A evaluation by G. Tracy Mehan III in The American Spectator described the guide as compelling and well-researched:

“Timothy Sandefur’s Frederick Douglass: Self-Made Man is well-researched, accessible, and soon, hopefully, to be widely read. Those of us overly mesmerized by the abundant military narratives of the Civil War will profit from the book’s tight, dense description of the intellectual controversies over what was, or became, the final cause of the conflict in Aristotelian terms: slavery and the American constitutional order.”

Timothy Sandefur is a constitutional scholar with the Goldwater Institute’s Scharf-Norton Middle for Constitutional Litigation in Phoenix, Arizona.

Sandefur can also be the writer of numerous books on freedom, individualism and liberty, including The Permission Society: How the Ruling Class Turns Our Freedoms Into Privileges and What We Can Do About It; The Conscience of the Structure: The Declaration of Independence and the Right to Liberty; Cornerstone of Liberty: Property Rights in 21st Century America.

The Radical and the Republican by James Oakes6. The Radical and the Republican: Frederick Douglass, Abraham Lincoln and the Triumph of Antislavery Politics by James Oakes

Revealed in 2007, this ebook by James Oakes is about how Frederick Douglass and Abraham Lincoln regularly turned associates and allies.

Oakes argues, in the introduction, that this unlikely friendship between these two iconic figures marks an necessary second in American history and represents what can occur when individuals unite for a standard trigger:

“Here, then, is the story I want to tell: how Lincoln and Douglass converged at the most dramatic moment in American history. The story commands our attention in part because the two extraordinary personalities are fascinating on their own terms. But there is more to it than that. Lincoln and Douglass, seen together, reveal what can happen in American democracy when progressive reformers and savvy politicians make common cause.”

The ebook acquired constructive critiques when it was revealed. A evaluation by Publishers Weekly praised the guide for its detailed and eager analysis of its topics and points out that as a result of Douglass had the extra trendy political beliefs, the ebook is “really a study through his eyes of the more complex figure of Lincoln…As Douglass shifts from denouncing Lincoln’s foot-dragging to revering his achievements, Oakes vividly conveys both the immense distance America traveled to arrive at a more enlightened place and the fraught politics that brought it there. ”

Fellow Douglass historian, Timothy Sandefur, described the guide in a publish on his personal weblog as excellent and praised Oakes as a “fantastic scholar”:

“This is an outstanding book that looks at the relationship between Lincoln and Douglass, and compares their sometimes eerily parallel lives. Oakes is a fantastic scholar on the legal history of abolition—his book Freedom National is totally indispensable—and he does an excellent job of examining the way Douglass influenced and was influenced by, the often tumultuous changes in government policy in those four years, 1861-65. Oakes is particularly good in the way he really gets Lincoln’s careful and considered political maneuvering—something that was just not in Douglass’s character, but which he needed, nevertheless.”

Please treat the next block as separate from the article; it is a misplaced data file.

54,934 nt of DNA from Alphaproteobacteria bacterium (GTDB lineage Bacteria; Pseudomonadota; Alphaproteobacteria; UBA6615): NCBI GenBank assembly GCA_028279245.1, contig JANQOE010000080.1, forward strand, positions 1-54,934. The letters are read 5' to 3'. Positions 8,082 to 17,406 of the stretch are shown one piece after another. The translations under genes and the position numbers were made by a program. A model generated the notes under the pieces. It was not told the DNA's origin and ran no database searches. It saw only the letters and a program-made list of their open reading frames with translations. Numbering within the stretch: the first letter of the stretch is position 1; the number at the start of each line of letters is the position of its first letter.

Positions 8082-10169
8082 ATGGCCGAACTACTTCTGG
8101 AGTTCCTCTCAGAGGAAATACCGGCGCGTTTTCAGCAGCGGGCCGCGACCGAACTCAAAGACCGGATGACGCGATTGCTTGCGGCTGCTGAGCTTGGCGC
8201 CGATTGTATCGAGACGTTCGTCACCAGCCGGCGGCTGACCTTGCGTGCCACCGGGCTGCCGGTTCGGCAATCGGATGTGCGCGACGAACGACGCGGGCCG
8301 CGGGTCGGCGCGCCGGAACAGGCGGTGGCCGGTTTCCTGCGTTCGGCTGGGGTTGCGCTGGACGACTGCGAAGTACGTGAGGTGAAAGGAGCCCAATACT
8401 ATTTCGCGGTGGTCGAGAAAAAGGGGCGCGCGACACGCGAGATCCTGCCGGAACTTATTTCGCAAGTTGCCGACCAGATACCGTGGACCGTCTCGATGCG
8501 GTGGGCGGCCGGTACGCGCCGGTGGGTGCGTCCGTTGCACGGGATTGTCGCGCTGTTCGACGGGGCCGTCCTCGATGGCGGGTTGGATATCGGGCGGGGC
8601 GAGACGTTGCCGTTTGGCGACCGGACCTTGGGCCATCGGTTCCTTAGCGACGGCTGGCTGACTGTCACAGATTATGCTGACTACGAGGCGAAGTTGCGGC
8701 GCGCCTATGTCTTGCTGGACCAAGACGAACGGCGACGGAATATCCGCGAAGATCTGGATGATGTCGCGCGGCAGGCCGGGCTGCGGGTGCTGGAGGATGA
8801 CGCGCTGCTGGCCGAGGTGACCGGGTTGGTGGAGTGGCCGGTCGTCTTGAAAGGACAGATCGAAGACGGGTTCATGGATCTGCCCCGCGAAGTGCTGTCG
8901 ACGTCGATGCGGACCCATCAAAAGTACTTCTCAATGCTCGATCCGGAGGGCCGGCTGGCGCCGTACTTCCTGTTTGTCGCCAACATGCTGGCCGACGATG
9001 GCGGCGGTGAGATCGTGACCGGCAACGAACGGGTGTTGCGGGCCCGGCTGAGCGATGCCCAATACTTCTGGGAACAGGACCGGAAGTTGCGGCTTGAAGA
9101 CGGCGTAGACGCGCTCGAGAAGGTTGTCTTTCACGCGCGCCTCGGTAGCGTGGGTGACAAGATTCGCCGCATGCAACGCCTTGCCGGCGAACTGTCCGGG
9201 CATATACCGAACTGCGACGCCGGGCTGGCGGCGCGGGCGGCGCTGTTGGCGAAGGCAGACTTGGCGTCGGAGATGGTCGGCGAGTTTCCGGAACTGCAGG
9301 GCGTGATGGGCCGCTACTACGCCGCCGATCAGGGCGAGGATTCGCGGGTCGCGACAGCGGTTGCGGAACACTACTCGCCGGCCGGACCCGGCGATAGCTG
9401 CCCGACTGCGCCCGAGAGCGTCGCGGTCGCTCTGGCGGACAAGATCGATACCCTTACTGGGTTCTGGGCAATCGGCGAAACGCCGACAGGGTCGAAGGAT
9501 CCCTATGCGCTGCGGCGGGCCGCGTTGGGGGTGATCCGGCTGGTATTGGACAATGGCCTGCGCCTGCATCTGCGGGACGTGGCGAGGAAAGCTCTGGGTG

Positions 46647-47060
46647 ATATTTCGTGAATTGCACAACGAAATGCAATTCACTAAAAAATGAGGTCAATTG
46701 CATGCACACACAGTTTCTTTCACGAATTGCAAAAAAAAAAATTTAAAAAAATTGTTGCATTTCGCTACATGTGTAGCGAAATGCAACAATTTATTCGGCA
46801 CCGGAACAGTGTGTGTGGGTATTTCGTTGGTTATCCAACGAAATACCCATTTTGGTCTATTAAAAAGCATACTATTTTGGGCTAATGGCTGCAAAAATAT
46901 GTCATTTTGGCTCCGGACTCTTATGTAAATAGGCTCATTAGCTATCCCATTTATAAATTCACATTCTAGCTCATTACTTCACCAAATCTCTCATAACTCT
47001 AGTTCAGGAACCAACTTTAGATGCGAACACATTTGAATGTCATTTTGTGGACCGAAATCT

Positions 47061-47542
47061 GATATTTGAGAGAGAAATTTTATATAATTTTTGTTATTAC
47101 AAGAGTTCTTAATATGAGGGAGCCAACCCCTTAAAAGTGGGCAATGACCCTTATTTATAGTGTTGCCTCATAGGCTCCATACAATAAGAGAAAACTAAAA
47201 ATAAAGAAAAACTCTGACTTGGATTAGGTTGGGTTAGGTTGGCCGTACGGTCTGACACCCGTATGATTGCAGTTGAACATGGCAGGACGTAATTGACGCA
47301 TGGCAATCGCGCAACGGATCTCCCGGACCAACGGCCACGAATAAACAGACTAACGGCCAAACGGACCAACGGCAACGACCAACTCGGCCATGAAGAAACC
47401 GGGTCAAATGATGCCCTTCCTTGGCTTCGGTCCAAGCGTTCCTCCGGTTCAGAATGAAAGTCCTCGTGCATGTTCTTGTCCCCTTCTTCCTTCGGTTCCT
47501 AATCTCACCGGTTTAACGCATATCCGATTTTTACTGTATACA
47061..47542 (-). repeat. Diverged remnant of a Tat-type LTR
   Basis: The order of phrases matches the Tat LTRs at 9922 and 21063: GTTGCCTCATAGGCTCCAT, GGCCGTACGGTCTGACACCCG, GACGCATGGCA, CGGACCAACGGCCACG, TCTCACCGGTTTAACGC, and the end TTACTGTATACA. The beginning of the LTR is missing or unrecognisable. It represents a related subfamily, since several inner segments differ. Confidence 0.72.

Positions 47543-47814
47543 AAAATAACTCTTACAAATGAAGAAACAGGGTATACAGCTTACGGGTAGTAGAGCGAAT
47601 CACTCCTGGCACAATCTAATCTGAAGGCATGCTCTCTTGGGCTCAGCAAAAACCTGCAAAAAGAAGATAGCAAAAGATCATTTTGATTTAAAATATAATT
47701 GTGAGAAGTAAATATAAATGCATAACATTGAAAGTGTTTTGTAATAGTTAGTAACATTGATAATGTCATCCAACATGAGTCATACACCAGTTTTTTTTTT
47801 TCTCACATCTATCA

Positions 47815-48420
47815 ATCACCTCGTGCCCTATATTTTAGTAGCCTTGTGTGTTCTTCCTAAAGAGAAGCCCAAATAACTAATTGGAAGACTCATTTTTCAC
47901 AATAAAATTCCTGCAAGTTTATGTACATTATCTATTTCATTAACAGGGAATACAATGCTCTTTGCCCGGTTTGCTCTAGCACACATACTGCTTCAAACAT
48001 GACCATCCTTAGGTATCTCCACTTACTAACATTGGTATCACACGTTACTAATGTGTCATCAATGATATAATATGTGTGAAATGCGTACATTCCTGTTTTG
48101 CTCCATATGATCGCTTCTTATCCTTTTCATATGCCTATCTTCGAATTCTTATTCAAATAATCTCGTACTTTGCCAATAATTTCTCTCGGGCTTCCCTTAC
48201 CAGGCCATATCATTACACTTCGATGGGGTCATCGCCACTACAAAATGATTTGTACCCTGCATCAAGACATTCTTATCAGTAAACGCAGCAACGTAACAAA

James Oakes is a professor of history on the City College of New York. He taught beforehand at Princeton College and Northwestern College.

Oakes can also be the writer of numerous books on slavery and the Civil War, including Freedom National: The Destruction of Slavery in america, 1861-1865; The Scorpion’s Sting: Slavery and the Coming of the Civil War; The Ruling Race: A History of American Slaveholders.

In 2013, Oakes gained the Lincoln Prize for his e-book Freedom Nationwide, which was also long-listed for the Nationwide E-book Award.

Women in the World of Frederick Douglass by Leigh Fought7. Ladies within the World of Frederick Douglass by Leigh Fought

Revealed in 2017, this guide by Leigh Fought is concerning the ladies in Frederick Douglass’s personal life and the influence that they had on him.

Fought explains, within the e-book’s introduction, that she determined to put in writing the ebook as a result of she felt Douglass’s earlier biographers, and Douglass himself, had utterly ignored the contributions made by the women in Douglass’s life:

“This biographical summary touches upon the major moments of his career as provided by Douglass in his autobiographies in which he intended to expose the plight of the African Americans through the lens of his own experience. Although he acknowledged individual women at key moments, he also obscured the degree to which they, at every turn, proved integral to his advancement and protest against racism. His biographers, closely hewing to Douglass’s narrative, pushed women further to the margins, relegating them to standard roles and platitudes about importance without demonstrating their contributions or expressing curiosity about their motivations.”

The ebook acquired constructive evaluations when it was revealed, with the Wall Road Journal calling it “a fresh and surprising account of Douglass’s life” and Kirkus Critiques echoing that sentiment when it referred to the ebook as “A fresh and insightful perspective on a major historical figure.”

Fellow Douglass biographer Timothy Sandefur also praised the e-book in a publish on his private weblog, when he described it as an essential step in better understanding Douglass’s character: